How Not to Cross the Atlantic: Part 2

A fairly innocuous start to the voyage begins to change tone when navigational concerns are raised.

Part 2: Saturday, July 12

The good news was that the extended forecast for the first four days of the trip, provided by Commanders’ Weather, was ideal. A steady southwesterly flow would sweep us out of the Gulf of Maine and into the Atlantic on a sweet reach, with nothing tropical on the horizon to worry about.

Our first 24-hour run of 135 miles had been respectable, especially considering we’d motored from Belfast all the way out of Penobscot Bay. Once into the open gulf, the sou’wester filled in at about 12 knots, and with a full main and genoa on flat water, we trucked right along, averaging a solid 8 knots. It was lovely sailing; Eleanor was a thoroughbred, seakindly and resolute. We battled some strong current overnight as big tides coursed northerly into the Bay of Fundy. Accordingly the seas built, slowing our progress, though we cracked off a bit for some extra grunt. The night was clear but also cold; everyone on watch was layered up in fleece and down.

Dawn brought a visual treat, with the classic ketch Whitehawk crossing close by our bow. By midafternoon we were 65 miles south of Cape Sable, Nova Scotia. The breeze built as the day progressed (as did the heat and humidity), poking into the low 20s a couple of hours later. Hasse and I made the first sail changes, tucking in a mainsail reef and replacing the genoa with the staysail. The barometer, locked in at 1027 millibars, hadn’t budged since we’d left, supporting the initial forecast of steady high pressure.


In the short term, things were commencing more or less as planned, though Logan seemed to be doing a lot more tinkering with various glitches than sailing.

The bigger question, though we didn’t need to answer it immediately, was less clear and more confounding: Which course, exactly, would we follow to ­Scotland?

The popular option was to stop first at the Azores before heading north to the British Isles. But the more direct Great Circle route would shave several hundred miles and a week or more from the voyage.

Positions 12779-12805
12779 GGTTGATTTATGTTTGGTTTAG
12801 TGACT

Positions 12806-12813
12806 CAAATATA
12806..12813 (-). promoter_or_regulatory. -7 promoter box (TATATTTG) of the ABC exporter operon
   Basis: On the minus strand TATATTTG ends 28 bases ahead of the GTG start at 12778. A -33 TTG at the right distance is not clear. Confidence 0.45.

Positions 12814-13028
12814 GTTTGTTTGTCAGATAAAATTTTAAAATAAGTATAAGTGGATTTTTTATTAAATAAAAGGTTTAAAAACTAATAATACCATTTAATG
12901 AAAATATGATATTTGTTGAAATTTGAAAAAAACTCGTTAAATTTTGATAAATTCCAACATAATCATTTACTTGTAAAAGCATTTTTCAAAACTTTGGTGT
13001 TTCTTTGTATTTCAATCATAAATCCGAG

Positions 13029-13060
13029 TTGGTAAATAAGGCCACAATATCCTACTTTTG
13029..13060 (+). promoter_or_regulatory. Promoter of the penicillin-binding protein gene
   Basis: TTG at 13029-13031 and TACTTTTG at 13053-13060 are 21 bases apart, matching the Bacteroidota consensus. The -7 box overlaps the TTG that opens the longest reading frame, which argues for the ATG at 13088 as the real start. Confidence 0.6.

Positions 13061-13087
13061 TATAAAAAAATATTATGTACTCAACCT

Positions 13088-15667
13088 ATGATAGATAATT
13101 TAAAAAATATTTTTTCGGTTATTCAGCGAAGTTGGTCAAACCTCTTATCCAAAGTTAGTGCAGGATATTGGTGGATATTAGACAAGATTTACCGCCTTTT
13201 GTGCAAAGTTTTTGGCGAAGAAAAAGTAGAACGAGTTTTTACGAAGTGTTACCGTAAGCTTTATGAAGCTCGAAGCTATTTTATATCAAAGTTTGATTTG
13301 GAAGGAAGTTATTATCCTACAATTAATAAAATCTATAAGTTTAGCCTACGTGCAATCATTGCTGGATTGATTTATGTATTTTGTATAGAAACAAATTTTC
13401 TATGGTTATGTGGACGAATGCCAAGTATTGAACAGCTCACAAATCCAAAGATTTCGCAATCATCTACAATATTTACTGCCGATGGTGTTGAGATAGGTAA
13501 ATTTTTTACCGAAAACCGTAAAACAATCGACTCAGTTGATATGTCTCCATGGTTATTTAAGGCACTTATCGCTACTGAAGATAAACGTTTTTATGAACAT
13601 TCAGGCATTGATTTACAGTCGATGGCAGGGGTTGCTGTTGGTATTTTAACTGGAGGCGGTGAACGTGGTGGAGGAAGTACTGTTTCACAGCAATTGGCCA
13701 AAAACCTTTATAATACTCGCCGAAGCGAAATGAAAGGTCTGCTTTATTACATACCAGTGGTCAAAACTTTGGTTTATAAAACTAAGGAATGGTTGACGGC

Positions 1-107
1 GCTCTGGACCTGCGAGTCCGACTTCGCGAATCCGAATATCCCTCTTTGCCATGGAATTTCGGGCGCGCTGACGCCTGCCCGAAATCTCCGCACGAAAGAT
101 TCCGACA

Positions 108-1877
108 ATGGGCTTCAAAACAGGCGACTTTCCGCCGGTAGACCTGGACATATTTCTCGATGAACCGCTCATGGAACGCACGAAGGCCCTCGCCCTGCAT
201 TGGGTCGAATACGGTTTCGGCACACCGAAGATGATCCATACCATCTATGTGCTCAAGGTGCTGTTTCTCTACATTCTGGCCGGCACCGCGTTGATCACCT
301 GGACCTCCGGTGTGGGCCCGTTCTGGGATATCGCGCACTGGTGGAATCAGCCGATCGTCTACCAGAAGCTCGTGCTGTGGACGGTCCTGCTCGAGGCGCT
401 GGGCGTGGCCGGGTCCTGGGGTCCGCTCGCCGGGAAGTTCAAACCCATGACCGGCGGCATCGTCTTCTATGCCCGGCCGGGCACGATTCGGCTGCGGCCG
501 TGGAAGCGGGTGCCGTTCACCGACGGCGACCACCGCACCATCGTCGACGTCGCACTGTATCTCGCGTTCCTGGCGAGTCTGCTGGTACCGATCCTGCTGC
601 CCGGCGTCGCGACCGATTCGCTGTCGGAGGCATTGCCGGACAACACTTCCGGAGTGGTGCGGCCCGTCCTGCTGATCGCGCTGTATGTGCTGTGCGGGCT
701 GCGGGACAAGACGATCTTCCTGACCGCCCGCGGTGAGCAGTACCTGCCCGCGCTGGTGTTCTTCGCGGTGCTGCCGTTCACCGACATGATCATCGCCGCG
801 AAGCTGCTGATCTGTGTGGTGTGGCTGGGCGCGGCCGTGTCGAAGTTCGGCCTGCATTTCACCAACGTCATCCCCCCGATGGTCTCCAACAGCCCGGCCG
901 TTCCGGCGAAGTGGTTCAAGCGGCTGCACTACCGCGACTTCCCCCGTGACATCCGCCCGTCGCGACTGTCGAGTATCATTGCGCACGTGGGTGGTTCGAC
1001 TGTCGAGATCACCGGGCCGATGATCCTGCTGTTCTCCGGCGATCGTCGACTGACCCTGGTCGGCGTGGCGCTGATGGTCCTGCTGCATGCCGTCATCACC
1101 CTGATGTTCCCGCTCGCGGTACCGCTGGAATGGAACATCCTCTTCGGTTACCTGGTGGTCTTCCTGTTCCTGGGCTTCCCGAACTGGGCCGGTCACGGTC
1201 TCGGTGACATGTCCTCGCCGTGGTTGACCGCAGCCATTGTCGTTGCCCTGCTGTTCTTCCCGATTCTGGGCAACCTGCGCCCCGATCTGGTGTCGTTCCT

We each had our preferences. Mine was to skip the Azores and beeline it to Scotland. But even that idea wasn’t exactly straightforward. The previous winter, calving glaciers from the Greenland fjords had become a veritable iceberg factory. A cold and stormy spring had dispersed the bergs far and wide, with some reportedly spotted as far south as latitude 42. So the classic Great Circle route wasn’t even an option. Coincidentally, at the same time we were underway, there was an ongoing Transatlantic Race, sponsored by the New York Yacht Club, from Newport to England. Because of the southern ice hazards, the race committee had instituted an “ice-exclusion zone” that the racers were obliged to leave to port before altering course northward to the finish line.

Following the race reports had been instructive regarding the ice, though I realized crews on many of the boats had got their butts seriously kicked by extreme conditions, and this would likely be our fate too. Overall, it was turning into an eventful, nasty North ­Atlantic summer. But if we wanted to make our deadlines, this struck me as the best choice: head due east for several hundred miles, as the racing fleet had, more or less straddling the 42nd parallel, then hang a left for Scotland on a modified Great Circle route — weather permitting, of course.

As the only one on board who’d actually crossed the North Atlantic, and on a classic Great Circle, I had some experience in the high latitudes. Sure, it’d been three decades earlier, when I was in my late 20s and full of piss and vinegar. I’d signed on with legendary British sailor Robin Knox-Johnston to attempt an east-to-west transatlantic record on his 60-foot cat, British Airways. Shortly into it, we got our asses handed to us on the Grand Banks — in the same spot and the same sort of weather that Sebastian Junger later mined for a little story he called The Perfect Storm. By any standard, that part had been miserable (yet exciting!), but once the weather stabilized, the ongoing leg to England was fast and magical — the best trip I’d ever had. It had been real, flat-out, no-compromise sailing. All these years later, I still wanted more.


By the way, I pointed out to my crewmates, Oban, Scotland, lies at 56 N. Sooner or later, if you want to go to Oban, you’ve got to point the bow north.

Hasse thought I was nuts, though she was too polite to say it. She’d been counseled by her friends John and Amanda Neal, who run the sail-training concern Mahina Expeditions. She was all for the southern option via the Azores that they’d recommended. Billy had been given the same advice by his vastly experienced Islesboro friend Earl MacKenzie, who had crossed the Atlantic several years earlier on his schooner, Bonnie Lynn. “Too stormy” was Earl’s assessment of the northern route.

That said, because of the tight time frame, Billy was open to skipping the Azores. Logan remained uncommitted, though he might have just been humoring me. In any case, that fork in our road still lay more than a week away. As things turned out, it was a choice we never had to make.


Herb McCormick is CW’s executive editor and the author of As Long As It’s Fun, the award-winning biography of Lin and Larry Pardey.

Read Part 3

Just before leaving the fuel dock after topping off for the final time, we persuade a tourist to take a crew shot.
One thing Eleanor did not lack was antennas. The rebuilding of the arch to accommodate them all put us seriously ­behind schedule.

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